All of the conserved essential genes identified in the present study were found to encode for cytoplasmic proteins involved in various metabolic pathways. These results suggest that the conserved essential gene set identified in the present study could be used as potential targets in the development of novel antibiotics. Essential genes have widespread applications in the emerging field of synthetic biology, identification of minimal genomes, and in the understanding of the universal principles of life. Since essential genes encode for fundamental cellular functions that are indispensable for the survival of the organism, they could be used as promising targets in the development of novel antimicrobials., Thus, the set of 158 core essential genes identified in the present study serves as a promising cluster of novel antibacterial targets.
| Conclusion|| |
The conserved essential gene set identified in the present study is indispensable for the survival of these mollicutes as these genes are commonly shared by all the 12 Mycoplasma genomes. The conserved essential genes could have an effective use in studies emphasizing the genome compaction of mycoplasmas. These conserved essential genes could play a significant role in the rapidly emerging field of synthetic biology and in the development of novel antimicrobials. The targets identified in the present study could be effectively used for the development of novel drugs that could be used specifically for the treatment of mycoplasmal infections.
Financial support and sponsorship
Conflicts of interest
There are no conflicts of interest.
| References|| |
Razin S. Peculiar properties of Mycoplasmas
: The smallest self-replicating prokaryotes. FEMS Microbiol Lett 1992;100:423-31.
Razin S, Yogev D, Naot Y. Molecular biology and pathogenicity of Mycoplasmas
. Microbiol Mol Biol Rev 1998;62:1094-156.
Gibson DG, Benders GA, Andrews-Pfannkoch C, Denisova EA, Baden-Tillson H, Zaveri J, et al.
Complete chemical synthesis, assembly, and cloning of a Mycoplasma genitalium
genome. Science 2008;319:1215-20.
Glass JI, Assad-Garcia N, Alperovich N, Yooseph S, Lewis MR, Maruf M, et al.
Essential genes of a minimal bacterium. Proc Natl Acad Sci U S A 2006;103:425-30.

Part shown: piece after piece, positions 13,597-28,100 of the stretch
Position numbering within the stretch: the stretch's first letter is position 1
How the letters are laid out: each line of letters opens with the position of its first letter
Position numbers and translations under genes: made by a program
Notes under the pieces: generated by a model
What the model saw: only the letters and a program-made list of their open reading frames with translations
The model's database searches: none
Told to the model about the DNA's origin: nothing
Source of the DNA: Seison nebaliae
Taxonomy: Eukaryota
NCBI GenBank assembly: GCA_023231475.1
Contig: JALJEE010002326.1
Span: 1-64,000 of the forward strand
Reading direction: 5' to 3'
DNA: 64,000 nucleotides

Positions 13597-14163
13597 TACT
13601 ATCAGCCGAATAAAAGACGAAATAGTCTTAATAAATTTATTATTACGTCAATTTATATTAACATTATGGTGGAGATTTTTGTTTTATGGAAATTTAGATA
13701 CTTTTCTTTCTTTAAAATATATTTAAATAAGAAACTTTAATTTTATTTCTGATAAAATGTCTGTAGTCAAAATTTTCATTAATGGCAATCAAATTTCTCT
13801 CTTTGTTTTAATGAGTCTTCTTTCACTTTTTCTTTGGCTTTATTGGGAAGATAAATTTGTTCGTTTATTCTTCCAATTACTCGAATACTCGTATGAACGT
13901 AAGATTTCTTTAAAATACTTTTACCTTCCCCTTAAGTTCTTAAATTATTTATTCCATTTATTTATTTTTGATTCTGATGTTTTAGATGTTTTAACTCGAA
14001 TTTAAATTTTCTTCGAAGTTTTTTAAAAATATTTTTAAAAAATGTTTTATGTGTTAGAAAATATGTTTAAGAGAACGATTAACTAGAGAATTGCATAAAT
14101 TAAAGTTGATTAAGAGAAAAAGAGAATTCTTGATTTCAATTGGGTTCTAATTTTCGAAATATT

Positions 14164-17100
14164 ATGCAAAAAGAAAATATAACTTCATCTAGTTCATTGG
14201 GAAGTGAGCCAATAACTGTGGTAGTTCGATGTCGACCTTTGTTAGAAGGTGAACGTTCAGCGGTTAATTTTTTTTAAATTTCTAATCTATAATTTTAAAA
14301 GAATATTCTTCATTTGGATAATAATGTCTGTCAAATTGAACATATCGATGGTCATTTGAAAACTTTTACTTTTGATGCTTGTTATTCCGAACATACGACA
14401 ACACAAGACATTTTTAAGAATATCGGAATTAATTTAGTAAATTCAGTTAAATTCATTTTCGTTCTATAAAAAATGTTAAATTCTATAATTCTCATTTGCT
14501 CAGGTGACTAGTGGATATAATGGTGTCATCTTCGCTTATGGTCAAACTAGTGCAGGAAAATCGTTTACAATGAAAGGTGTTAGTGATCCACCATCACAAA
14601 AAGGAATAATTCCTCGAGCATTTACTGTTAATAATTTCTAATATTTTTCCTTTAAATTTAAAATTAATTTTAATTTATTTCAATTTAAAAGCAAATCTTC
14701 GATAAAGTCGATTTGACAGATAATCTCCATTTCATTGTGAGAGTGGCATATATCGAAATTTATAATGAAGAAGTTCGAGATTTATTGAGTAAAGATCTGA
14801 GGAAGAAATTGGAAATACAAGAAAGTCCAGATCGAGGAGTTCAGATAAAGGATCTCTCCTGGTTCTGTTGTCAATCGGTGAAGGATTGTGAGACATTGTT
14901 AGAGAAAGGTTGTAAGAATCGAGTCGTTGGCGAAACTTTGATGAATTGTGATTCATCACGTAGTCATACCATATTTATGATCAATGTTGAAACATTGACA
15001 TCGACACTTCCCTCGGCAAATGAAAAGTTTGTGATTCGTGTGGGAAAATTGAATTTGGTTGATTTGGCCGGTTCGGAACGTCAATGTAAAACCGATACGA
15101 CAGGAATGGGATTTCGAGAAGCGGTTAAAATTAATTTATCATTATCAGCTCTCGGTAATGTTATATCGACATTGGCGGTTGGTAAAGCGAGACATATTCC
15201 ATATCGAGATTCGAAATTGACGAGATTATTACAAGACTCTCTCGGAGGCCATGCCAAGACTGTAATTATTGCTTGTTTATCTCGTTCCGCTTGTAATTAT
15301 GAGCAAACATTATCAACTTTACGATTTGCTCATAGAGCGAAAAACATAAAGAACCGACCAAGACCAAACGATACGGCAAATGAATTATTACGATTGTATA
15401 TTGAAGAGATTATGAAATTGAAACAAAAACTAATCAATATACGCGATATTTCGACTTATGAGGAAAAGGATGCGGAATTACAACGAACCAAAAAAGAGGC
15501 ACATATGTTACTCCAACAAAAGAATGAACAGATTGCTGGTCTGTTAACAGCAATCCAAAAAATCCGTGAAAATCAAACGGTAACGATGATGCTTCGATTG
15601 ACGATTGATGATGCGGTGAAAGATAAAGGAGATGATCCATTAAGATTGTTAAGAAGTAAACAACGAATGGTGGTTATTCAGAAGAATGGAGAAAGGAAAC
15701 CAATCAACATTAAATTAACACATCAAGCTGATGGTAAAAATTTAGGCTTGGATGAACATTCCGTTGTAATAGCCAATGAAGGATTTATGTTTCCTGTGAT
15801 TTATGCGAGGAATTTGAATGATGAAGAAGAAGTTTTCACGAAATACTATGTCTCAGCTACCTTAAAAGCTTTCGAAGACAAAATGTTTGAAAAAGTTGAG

Waites KB, Katz B, Schelonka RL. Mycoplasmas
and ureaplasmas as neonatal pathogens. Clin Microbiol Rev 2005;18:757-89.
Cassell GH, Waites KB, Watson HL, Crouse DT, Harasawa R. Ureaplasma urealyticum
intrauterine infection: Role in prematurity and disease in newborns. Clin Microbiol Rev 1993;6:69-87.
Taylor-Robinson D, Furr PM. Update on sexually transmitted Mycoplasmas
. Lancet 1998;351 Suppl 3:12-5.
Daxboeck F, Zitta S, Stadler M, Iro E, Krause R. Mycoplasma hominis
and Ureaplasma urealyticum
in patients with sterile pyuria. J Infect 2005;51:54-8.
Patai K, Szilágyi G, Hubay M, Szentmáriay IF, Paulin F. Severe endometritis caused by genital Mycoplasmas
after caesarean section. J Med Microbiol 2005;54:1249-50.
Witt A, Berger A, Gruber CJ, Petricevic L, Apfalter P, Worda C, et al.
Increased intrauterine frequency of Ureaplasma urealyticum
in women with preterm labor and preterm premature rupture of the membranes and subsequent cesarean delivery. Am J Obstet Gynecol 2005;193:1663-9.
Pararas MV, Skevaki CL, Kafetzis DA. Preterm birth due to maternal infection: Causative pathogens and modes of prevention. Eur J Clin Microbiol Infect Dis 2006;25:562-9.
Zdrodowska-Stefanow B, Kłosowska WM, Ostaszewska-Puchalska I, Bułhak-Kozioł V, Kotowicz B. Ureaplasma urealyticum
and Mycoplasma hominis
infection in women with urogenital diseases. Adv Med Sci 2006;51:250-3.
Keane FE, Thomas BJ, Gilroy CB, Renton A, Taylor-Robinson D. The association of Mycoplasma hominis, Ureaplasma urealyticum
and Mycoplasma genitalium
with bacterial vaginosis: Observations on heterosexual women and their male partners. Int J STD AIDS 2000;11:356-60.
Sasaki Y, Ishikawa J, Yamashita A, Oshima K, Kenri T, Furuya K, et al.
The complete genomic sequence of Mycoplasma penetrans
, an intracellular bacterial pathogen in humans. Nucleic Acids Res 2002;30:5293-300.
Horino A, Sasaki Y, Sasaki T, Kenri T. Multiple promoter inversions generate surface antigenic variation in Mycoplasma penetrans
. J Bacteriol 2003;185:231-42.
Röske K, Blanchard A, Chambaud I, Citti C, Helbig JH, Prevost MC, et al.
Phase variation among major surface antigens of Mycoplasma penetrans
. Infect Immun 2001;69:7642-51.
Tarshis M, Yavlovich A, Katzenell A, Ginsburg I, Rottem S. Intracellular location and survival of Mycoplasma penetrans